Half empty: While their overall win total has grown from season to season under Jim Ferry, their A-10 total seems to have stalled at six. Offensively this is Ferry’s worst team statistically and with such a young group, it’s hard to expect much from these Dukes. Head coach Jim Ferry is in the first of his last two contract years at Duquesne, so don’t be surprised if this ends up being the last three months of this era of Duquesne basketball, because how do you honestly recruit to a bad team with a lame duck coach?

11 – UMASS (11-7, 1-4)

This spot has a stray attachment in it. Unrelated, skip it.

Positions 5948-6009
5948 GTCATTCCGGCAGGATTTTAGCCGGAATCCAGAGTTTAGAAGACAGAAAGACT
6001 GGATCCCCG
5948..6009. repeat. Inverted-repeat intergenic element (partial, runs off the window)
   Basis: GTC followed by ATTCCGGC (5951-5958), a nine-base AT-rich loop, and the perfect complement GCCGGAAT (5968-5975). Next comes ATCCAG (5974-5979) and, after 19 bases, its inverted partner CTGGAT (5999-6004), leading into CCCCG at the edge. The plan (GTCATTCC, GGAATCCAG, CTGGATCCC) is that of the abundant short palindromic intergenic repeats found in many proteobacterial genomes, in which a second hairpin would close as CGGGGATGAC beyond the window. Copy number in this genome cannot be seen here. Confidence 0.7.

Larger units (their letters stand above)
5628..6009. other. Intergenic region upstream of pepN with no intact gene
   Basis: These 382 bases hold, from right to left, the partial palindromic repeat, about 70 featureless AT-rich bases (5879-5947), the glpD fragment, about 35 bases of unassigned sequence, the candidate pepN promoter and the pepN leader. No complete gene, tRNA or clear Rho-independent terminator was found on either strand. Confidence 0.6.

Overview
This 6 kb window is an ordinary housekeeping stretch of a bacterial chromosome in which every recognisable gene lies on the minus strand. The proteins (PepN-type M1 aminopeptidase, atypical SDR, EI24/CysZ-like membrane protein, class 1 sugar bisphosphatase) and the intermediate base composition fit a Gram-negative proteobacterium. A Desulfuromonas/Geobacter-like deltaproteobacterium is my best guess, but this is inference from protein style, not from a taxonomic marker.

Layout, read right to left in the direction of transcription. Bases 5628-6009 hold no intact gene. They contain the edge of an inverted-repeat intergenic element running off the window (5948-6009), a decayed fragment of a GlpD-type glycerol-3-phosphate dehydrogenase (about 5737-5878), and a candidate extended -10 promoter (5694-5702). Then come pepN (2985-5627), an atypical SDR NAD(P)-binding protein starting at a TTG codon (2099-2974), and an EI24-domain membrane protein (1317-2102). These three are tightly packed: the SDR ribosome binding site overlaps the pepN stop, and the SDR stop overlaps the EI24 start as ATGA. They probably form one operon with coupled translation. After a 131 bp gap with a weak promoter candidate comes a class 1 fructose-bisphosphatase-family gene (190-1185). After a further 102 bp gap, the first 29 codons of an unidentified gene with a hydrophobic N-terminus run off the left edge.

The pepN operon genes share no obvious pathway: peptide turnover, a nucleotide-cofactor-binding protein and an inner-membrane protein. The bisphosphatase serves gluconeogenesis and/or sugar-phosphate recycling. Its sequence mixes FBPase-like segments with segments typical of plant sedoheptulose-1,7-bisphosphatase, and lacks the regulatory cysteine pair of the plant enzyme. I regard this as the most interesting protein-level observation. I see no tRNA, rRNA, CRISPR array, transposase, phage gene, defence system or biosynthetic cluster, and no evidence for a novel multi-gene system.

Half full: UMass came into conference play with a 10-3 record with those three loses all coming to top-100 squads. Two were on the road, but all three were within six points, two of which came down to just one made basket. The Minutemen had a couple of decent top-150 wins in that mix as well, defeating Temple and Harvard at home and a decent Georgia State team on the road. With the nation’s 336th “most” experienced team, you have to be pretty happy about that start. Then perhaps predictably, the sledding got a bit tougher with the beginning of A-10 play, losing four of their first five A-10 home games. But here’s the silver lining to that: Two of those losses were on the road at VCU and Rhode Island, places most teams are supposed to lose (and they nearly beat Rhody), the other was on the road against that improved Mason group, at home against a Bona team that got 52 out of Adams and Mobley that evening. What I’m getting at is that’s a hard schedule to start A-10 play for such a young team. Eight of UMass’ remaining conference games are against sub-100 teams including all of their next four, three of which are at home. Of UMass’ remaining top-100 games, four are in Amherst. This year’s Minuteboys have a great shot of turning into Minutemen by the time conference tourney action tips it up in Pittsburgh. No one will want to play them. Also can I say again just how much I love Rashaan Holloway? If I’m drafting a team of current A-10 players to compete in this league, there’s a legit chance I take Holloway at No.1. I’ve seen both Mo Alie-Cox and Hassan Martin call for help against the 6’11 310 big. Once his guards find some consistency, watch out. Oh and they beat Dayton. That’s hard to do.